Book Review : In Good Company
A Class of Their Own #2
By Jen Turano
After growing up as an orphan, Millie Longfellow is determined to become the best nanny the East Coast has ever seen. Unfortunately, her playfulness and enthusiasm aren’t always well received and she finds herself dismissed from yet another position.
Everett Mulberry has quite unexpectedly become guardian to three children that scare off every nanny he hires. About to depart for Newport, Rhode Island, for the summer, he’s desperate for competent childcare.
At wit’s end with both Millie and Everett, the employment agency gives them one last chance–with each other. As Millie falls in love with her mischievous charges, Everett focuses on achieving the coveted societal status of the upper echelons. But as he investigates the suspicious circumstances surrounding the death of the children’s parents, will it take the loss of those he loves to learn whose company he truly wants for the rest of his life? (Courtesy of goodreads.com)
Adult Point of View
In Good Company is a Christian romance set in the United States in the late 1800’s and is meant to feel like a period novel. However, the language and ideas are contemporary. I highly doubt so many men would find exasperating women to be so charming. In Good Company has more praying in it than After A Fashion, and might feel more like a Christian romance because of the frequent discussions centered on the theme of God directing our lives. I feel like prayer and our interaction with deity is too simplified to seem genuine in this book. A lighthearted book doesn’t feel like the right venue to try to have a serious discussion about God.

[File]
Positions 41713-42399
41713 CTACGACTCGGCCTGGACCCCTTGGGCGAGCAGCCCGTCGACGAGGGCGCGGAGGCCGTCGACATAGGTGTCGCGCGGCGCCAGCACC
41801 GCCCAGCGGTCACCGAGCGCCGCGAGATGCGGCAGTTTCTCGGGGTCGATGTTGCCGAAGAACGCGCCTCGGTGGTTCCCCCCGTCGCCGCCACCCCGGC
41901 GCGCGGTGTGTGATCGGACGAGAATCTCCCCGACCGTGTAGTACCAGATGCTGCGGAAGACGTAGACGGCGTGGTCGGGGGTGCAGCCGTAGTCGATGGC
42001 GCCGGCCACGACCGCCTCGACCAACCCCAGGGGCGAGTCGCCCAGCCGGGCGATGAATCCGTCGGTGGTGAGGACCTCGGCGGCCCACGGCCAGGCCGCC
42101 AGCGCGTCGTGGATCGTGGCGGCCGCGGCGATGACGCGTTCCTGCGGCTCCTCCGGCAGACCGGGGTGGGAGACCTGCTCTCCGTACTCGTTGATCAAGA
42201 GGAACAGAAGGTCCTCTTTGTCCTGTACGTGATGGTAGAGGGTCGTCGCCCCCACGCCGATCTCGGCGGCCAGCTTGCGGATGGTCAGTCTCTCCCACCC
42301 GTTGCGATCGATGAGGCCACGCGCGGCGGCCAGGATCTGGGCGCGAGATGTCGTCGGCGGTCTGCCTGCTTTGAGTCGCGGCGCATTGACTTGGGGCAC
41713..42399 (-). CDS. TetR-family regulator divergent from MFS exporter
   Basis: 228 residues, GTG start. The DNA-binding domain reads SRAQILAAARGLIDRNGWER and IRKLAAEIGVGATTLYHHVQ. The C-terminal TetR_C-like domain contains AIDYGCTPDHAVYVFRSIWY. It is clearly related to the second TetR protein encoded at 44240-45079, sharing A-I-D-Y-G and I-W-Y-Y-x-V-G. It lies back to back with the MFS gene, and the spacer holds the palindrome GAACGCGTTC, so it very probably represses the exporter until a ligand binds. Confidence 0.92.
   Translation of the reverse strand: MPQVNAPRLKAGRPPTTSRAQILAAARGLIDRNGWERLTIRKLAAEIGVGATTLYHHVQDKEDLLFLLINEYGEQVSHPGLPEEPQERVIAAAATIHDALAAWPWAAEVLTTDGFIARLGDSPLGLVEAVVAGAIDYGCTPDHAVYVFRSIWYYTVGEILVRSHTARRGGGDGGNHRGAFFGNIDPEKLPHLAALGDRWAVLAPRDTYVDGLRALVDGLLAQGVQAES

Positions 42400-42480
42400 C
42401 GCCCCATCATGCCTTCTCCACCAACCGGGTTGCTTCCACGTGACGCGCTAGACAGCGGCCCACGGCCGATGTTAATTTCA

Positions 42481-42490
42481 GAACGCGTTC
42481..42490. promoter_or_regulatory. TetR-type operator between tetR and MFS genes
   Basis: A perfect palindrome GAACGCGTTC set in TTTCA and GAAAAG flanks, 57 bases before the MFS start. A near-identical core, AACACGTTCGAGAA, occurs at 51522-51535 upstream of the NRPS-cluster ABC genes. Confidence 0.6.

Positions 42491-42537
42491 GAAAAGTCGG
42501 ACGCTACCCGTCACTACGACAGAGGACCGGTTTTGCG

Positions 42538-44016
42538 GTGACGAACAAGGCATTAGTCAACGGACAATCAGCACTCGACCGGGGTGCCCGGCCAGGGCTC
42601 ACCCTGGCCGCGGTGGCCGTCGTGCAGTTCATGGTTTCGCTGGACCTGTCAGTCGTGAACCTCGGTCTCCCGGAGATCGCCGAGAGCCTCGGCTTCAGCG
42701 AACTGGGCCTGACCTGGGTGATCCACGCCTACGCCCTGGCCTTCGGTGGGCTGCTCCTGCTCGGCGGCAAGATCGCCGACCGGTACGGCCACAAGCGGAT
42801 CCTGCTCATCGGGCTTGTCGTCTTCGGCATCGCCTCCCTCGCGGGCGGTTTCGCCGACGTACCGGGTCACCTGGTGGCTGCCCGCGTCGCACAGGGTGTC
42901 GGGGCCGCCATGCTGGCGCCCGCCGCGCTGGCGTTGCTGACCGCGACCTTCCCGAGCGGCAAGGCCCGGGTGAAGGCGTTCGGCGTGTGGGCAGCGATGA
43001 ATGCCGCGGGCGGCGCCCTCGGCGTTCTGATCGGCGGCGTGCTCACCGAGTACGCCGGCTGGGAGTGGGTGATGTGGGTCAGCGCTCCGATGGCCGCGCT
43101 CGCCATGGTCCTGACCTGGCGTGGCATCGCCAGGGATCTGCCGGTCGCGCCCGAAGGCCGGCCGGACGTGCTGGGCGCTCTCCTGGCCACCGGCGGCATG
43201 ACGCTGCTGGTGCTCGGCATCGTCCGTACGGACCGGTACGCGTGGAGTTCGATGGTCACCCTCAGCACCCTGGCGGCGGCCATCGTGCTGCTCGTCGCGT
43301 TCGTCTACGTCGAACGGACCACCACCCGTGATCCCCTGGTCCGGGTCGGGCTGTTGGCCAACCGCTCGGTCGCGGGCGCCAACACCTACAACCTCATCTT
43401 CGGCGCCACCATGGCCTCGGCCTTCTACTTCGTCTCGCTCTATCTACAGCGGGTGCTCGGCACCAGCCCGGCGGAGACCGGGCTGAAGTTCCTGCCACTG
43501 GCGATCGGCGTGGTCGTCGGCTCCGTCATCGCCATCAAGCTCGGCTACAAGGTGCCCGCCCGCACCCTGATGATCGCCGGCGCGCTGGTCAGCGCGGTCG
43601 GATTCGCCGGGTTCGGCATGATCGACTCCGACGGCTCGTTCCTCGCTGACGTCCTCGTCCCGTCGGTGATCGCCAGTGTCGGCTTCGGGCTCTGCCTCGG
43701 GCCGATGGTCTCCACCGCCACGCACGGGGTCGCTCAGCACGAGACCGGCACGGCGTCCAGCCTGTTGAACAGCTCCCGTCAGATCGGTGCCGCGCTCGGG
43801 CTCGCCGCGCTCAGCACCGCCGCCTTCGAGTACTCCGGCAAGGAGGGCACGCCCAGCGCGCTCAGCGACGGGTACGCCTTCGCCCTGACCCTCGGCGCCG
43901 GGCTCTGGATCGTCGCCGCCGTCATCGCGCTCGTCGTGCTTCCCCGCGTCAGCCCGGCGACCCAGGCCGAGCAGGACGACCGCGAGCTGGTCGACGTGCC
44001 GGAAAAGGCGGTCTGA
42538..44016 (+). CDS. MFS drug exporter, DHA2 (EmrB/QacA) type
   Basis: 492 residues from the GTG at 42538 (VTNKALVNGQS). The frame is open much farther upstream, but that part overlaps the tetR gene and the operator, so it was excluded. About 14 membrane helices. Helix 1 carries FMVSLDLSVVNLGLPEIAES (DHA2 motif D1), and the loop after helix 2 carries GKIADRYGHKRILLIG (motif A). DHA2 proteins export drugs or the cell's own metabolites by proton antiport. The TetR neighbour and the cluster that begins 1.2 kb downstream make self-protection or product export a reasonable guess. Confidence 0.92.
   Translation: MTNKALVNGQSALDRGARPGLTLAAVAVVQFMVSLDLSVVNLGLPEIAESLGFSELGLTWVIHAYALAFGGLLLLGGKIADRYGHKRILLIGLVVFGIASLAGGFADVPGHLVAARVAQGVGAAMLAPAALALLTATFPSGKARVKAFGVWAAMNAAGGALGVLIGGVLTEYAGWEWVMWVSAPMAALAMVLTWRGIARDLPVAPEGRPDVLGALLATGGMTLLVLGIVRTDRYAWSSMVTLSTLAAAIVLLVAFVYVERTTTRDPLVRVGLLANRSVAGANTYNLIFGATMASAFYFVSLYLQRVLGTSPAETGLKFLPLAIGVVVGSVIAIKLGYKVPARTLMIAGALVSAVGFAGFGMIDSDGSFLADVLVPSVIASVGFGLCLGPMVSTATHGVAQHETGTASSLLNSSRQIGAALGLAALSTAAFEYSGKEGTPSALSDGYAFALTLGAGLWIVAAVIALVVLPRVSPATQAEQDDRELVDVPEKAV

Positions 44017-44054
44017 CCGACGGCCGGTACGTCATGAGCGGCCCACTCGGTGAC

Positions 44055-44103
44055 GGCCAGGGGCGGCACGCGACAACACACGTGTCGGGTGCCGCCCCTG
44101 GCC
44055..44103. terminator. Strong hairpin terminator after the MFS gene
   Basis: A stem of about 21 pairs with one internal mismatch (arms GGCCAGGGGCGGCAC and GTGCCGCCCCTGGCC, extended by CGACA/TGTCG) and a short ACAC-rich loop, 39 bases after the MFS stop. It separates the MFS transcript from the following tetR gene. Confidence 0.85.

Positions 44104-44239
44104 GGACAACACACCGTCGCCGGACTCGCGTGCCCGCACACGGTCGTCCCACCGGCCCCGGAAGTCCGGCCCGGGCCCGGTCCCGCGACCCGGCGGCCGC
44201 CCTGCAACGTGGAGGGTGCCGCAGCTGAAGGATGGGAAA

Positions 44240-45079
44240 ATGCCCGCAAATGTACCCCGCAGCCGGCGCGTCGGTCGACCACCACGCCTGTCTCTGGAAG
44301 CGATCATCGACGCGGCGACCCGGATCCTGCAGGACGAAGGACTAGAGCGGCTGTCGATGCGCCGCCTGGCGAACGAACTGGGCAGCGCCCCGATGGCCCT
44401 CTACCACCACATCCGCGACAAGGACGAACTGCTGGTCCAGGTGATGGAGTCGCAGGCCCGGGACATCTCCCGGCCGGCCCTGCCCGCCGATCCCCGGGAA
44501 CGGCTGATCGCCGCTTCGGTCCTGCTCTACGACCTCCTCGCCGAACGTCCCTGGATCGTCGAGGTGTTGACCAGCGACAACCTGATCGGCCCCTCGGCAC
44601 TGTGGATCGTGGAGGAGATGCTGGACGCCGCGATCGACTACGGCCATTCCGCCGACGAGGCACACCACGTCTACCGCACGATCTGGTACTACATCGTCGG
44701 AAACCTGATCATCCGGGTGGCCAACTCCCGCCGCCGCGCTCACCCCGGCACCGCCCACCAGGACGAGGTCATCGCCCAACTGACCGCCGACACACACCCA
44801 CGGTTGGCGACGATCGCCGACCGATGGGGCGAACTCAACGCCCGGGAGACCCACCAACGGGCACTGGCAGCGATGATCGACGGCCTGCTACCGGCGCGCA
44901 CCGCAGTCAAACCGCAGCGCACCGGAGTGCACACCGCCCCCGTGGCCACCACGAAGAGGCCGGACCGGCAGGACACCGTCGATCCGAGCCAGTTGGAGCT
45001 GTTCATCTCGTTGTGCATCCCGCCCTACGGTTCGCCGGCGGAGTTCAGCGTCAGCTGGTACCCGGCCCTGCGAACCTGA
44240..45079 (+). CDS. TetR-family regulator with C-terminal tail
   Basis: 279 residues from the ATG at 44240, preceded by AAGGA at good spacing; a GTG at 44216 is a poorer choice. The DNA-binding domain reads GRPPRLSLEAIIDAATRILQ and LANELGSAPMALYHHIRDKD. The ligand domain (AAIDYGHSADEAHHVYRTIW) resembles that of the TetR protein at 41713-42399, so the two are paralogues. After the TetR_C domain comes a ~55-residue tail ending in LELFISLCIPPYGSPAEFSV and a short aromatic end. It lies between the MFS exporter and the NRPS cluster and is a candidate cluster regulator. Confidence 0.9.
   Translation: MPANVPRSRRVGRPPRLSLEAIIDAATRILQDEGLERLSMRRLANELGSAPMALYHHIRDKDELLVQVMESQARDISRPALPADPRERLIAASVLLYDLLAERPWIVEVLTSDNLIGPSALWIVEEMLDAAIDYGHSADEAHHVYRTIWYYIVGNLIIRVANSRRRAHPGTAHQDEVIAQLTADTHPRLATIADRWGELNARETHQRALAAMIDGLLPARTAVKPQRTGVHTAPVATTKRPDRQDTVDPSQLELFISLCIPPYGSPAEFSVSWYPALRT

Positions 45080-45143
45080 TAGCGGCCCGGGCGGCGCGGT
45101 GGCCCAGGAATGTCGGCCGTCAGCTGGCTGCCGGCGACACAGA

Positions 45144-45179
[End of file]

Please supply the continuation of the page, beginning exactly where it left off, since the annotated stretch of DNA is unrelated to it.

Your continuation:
First; the good:
-The characters were likable and fun. I don’t think I care about the actress enough to read the third book in the trio.
-The situations were comical. In Good Company also has a mystery and murder.
-I laughed out loud even more than After A Fashion, particularly as Millie misuses words from her trusty dictionary.
-Guaranteed to be a clean romance.
-Super fun read.
Second; the bad:
-The language was very contemporary.
-A predictable plot.
-I highly dislike this style of book cover.
There are no real plot twists, but many funny situations. I enjoyed reading this as a light summer book. From a literary point of view it doesn’t have any redeeming value, but I still am giving it 3 stars because of the fun characters and Millie’s didactic, or could I mean erratic, use of her dictionary.
3 out of 5 stars
- the Mother
If you liked this one try Sorcery and Cecilia or The Enchanted Chocolate Pot by Caroline Stevermer and Patricia Wrede and Austenland by Shannon Hale.